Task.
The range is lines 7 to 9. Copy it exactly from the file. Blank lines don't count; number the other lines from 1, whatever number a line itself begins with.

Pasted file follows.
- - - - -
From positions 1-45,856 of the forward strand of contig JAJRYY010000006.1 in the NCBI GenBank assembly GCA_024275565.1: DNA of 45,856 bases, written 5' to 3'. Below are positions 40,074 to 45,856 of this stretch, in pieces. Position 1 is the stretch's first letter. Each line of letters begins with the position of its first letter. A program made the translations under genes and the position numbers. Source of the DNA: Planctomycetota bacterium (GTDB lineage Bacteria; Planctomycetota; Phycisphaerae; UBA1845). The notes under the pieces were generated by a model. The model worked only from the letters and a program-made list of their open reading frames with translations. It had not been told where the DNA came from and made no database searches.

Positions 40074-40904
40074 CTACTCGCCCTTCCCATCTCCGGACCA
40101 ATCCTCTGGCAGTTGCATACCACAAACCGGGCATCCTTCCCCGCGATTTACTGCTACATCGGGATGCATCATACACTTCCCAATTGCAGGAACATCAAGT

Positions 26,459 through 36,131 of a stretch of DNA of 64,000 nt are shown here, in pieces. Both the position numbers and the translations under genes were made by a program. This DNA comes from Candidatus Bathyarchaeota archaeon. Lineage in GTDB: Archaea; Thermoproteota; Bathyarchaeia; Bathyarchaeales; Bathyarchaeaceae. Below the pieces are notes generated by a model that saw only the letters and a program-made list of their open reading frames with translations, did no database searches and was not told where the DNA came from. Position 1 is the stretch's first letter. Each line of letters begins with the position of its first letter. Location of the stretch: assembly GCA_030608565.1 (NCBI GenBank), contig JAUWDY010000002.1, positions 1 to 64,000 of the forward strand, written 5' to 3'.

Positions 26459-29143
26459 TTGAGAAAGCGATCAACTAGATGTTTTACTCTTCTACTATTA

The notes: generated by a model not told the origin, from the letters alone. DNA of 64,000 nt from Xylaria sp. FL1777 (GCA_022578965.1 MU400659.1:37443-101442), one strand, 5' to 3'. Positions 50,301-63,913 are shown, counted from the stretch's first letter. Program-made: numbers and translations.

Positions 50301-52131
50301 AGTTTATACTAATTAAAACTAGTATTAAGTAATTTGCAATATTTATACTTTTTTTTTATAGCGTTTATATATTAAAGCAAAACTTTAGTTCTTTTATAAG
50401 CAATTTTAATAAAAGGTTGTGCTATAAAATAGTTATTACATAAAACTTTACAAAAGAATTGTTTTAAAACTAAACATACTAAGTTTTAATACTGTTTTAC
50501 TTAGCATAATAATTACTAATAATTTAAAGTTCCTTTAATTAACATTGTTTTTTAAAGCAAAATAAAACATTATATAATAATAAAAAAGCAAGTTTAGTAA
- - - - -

26459 TTGAGAAAGCGATCAACTAGATGTTTTACTCTTCTACTATTA

The notes: generated by a model not told the origin, from the letters alone. DNA of 64,000 nt from Xylaria sp. FL1777 (GCA_022578965.1 MU400659.1:37443-101442), one strand, 5' to 3'. Positions 50,301-63,913 are shown, counted from the stretch's first letter. Program-made: numbers and translations.

Positions 50301-52131